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Politics Rears Its Head on Ohio Tollroad Lease

Samuel Staley
October 10, 2011, 10:19pm

The Federal Highway Administration has recinded a grant to fund a study that would have, among other things, evaluated the potential for leasing the Ohio Turnpike to a private company. This is a good example of how the U.S. Department of Transportation has become increasingly politicized under the current Presidential Administration.

The retraction from federal transportation authorities came after several Ohio Congressmen and women from the northern part of the state as well as U.S. Senator Sherrod Brown sent a letter to U.S. Department of Transportation challenging the grant. Led by Congressman Tim Ryan, the letter claimed that the money was being used to "privatize" a state asset and questioned the idea that the turnpike should be sold after it was paid for by taxpayers. According to a press release reported in the Cleveland Plain Dealer (Oct. 7, 2011):

“I am absolutely opposed to the state of Ohio’s misguided attempt to misuse these federal funds for its radical plan to privatize the Ohio Turnpike," Ryan said in a press statement. "It’s disappointing that during this rush to privatize the turnpike, the state attempted to misuse these federal funds for a plan that could potentially cost drivers through significantly increased tolls, threaten the job security of over 1,000 Ohioans, and drive up costs for local governments through increased maintenance costs for local roads. Federal money should be used to create jobs, not eliminate them."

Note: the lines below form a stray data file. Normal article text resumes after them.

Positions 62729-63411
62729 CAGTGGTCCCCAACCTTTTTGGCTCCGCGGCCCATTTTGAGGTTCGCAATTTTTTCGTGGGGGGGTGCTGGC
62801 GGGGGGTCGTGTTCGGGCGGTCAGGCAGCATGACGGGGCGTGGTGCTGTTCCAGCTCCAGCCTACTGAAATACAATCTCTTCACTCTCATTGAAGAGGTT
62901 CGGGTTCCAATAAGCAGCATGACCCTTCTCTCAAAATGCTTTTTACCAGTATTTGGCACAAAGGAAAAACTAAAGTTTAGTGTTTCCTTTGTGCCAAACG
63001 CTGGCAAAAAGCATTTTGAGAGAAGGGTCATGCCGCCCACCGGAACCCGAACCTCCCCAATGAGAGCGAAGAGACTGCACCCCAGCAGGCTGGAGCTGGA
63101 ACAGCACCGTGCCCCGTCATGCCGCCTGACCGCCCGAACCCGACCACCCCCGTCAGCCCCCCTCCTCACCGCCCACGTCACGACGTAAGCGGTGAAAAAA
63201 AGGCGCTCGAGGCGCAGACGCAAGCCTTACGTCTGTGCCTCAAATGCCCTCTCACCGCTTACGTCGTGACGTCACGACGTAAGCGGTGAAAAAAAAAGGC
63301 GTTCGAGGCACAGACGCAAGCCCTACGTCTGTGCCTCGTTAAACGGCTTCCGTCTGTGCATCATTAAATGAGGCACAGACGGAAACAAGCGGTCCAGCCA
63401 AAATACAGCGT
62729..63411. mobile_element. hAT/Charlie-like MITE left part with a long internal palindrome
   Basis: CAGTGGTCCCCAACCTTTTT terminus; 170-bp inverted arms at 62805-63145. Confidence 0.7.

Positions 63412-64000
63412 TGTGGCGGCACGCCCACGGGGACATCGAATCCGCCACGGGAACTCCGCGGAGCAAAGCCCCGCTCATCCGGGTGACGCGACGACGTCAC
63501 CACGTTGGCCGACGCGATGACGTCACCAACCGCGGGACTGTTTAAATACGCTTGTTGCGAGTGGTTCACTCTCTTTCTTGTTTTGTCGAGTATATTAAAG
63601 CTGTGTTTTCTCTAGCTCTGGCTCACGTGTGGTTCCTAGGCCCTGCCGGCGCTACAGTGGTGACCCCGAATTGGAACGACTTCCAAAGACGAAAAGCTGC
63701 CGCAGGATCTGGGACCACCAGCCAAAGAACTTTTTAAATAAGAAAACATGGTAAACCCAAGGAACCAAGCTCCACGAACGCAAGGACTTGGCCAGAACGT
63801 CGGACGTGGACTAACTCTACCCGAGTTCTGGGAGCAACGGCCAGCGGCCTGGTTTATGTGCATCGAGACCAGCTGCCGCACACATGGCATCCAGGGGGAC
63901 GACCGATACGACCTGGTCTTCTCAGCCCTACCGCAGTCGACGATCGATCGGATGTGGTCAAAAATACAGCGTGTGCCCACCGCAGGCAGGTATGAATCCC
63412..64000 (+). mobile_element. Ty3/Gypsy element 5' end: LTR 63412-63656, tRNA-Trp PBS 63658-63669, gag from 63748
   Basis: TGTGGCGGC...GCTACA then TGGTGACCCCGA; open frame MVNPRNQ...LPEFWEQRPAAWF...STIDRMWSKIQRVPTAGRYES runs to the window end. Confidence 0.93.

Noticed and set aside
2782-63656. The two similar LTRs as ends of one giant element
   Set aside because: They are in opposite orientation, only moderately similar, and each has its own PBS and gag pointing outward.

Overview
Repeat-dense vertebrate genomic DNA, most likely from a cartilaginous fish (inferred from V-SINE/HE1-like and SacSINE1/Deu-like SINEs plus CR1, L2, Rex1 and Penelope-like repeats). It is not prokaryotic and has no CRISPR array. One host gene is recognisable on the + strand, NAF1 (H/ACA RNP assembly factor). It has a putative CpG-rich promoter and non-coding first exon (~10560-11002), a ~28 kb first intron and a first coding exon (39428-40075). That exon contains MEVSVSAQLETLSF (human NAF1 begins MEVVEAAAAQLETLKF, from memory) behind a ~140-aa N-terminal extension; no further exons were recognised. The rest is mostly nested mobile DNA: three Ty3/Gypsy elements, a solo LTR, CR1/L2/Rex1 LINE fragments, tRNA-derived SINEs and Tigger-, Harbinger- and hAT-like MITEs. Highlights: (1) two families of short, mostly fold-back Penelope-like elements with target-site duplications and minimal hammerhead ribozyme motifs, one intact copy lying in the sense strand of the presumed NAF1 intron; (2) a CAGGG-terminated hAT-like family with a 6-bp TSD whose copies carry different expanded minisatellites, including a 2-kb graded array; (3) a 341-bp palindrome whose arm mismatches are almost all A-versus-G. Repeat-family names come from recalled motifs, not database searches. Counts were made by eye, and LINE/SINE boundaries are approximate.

It's apparent from the press release, public statements and the letter that these elected officials are conciously manipulating public opinion for pure political gain. (See also the commentary from Tollroads News here.)

The "privatization" being discussed is hardly radical. In fact, it's standard policy in other parts of the world, including Europe, China, and India. In fact, the U.S. is a laggard in the use of this tool to finance and manage public assets. The state of Ohio is not considering a "sale" of a public asset, either; it's considering a long-term lease to a private company in what's called a concession with strict performance criteria that usually shifts risk off taxpayers. The allusion to 1,000 jobs being lost (err, "threatened") is a red herring. Even if jobs are reduced--and substantial evidence suggests the turnpike's payroll is bloated--hundreds of jobs will still be held by Ohioans. Moreover, Ohio Gov. Kasich has been clear in that he wants to use the revenues from the lease to fund infrastructure investments in other parts of the state (following the successful lead of Indiana's lease of the its tollroad by Gov. Mitch Daniels). So, these funds would in fact generate the jobs the Congressmen and women claim will be threatened or lost through other infrastructure projects.

Of course, we shouldn't be surprised. The White House has long abandoned its 2008 campaign promise of pursuing evidence-based public policy.


Samuel Staley is Research Fellow


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